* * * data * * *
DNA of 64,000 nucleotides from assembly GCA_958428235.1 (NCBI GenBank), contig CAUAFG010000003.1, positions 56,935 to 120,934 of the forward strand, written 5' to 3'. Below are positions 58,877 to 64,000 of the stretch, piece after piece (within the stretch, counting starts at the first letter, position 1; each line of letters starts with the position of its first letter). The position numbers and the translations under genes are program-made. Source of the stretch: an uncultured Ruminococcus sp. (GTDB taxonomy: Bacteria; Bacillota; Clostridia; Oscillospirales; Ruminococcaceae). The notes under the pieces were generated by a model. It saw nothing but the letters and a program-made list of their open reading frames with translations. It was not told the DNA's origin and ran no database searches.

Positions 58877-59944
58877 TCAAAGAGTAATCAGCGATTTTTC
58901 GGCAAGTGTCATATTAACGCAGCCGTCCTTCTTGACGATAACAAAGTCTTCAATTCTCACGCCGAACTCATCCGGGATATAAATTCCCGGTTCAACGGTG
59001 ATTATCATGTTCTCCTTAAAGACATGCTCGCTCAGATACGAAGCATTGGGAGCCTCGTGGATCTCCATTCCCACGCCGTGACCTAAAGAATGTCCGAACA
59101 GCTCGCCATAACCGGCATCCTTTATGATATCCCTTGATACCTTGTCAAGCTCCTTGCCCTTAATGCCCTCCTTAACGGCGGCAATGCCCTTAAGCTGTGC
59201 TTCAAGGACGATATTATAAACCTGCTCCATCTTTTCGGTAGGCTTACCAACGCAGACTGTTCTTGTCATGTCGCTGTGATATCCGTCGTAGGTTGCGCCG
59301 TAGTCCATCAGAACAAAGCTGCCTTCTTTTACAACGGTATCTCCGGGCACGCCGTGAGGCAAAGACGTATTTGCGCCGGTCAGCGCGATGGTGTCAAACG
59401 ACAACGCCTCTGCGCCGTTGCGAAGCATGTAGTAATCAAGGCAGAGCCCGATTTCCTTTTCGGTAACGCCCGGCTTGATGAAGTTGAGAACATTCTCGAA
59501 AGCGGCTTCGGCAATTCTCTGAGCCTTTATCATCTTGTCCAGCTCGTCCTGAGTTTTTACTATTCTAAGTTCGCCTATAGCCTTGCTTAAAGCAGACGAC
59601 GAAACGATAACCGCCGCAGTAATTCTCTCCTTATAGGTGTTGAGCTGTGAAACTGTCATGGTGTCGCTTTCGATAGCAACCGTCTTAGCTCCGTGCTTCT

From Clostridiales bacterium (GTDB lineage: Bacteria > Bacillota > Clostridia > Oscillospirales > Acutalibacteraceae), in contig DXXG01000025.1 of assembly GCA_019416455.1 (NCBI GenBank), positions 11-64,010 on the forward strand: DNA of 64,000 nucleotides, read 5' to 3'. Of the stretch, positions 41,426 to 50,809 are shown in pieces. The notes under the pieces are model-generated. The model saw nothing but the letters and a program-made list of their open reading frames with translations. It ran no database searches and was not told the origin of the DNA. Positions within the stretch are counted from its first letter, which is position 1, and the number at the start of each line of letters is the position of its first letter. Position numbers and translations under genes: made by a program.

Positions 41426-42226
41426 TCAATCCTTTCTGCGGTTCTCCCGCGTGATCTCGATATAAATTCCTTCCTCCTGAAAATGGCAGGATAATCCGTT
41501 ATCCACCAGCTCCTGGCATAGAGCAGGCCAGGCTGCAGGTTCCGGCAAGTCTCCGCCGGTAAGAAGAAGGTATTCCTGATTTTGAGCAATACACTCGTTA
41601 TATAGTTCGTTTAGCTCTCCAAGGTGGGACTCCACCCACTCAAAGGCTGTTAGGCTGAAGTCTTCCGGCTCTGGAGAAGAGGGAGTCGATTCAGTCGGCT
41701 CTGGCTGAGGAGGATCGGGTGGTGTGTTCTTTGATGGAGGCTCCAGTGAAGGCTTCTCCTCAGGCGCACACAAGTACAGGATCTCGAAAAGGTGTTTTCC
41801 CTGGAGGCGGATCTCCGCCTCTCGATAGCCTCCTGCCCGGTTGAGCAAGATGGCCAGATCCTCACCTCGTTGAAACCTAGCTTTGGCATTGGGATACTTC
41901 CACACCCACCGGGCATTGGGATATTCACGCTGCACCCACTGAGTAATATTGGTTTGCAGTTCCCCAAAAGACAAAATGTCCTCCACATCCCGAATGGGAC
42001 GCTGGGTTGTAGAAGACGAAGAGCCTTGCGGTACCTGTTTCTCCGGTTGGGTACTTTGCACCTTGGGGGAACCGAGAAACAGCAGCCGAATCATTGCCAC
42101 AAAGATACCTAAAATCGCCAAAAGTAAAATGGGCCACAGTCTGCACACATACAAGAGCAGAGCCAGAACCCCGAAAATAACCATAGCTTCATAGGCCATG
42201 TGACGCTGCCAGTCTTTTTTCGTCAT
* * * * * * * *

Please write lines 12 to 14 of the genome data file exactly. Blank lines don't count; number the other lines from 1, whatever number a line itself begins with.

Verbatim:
From Clostridiales bacterium (GTDB lineage: Bacteria > Bacillota > Clostridia > Oscillospirales > Acutalibacteraceae), in contig DXXG01000025.1 of assembly GCA_019416455.1 (NCBI GenBank), positions 11-64,010 on the forward strand: DNA of 64,000 nucleotides, read 5' to 3'. Of the stretch, positions 41,426 to 50,809 are shown in pieces. The notes under the pieces are model-generated. The model saw nothing but the letters and a program-made list of their open reading frames with translations. It ran no database searches and was not told the origin of the DNA. Positions within the stretch are counted from its first letter, which is position 1, and the number at the start of each line of letters is the position of its first letter. Position numbers and translations under genes: made by a program.

Positions 41426-42226
41426 TCAATCCTTTCTGCGGTTCTCCCGCGTGATCTCGATATAAATTCCTTCCTCCTGAAAATGGCAGGATAATCCGTT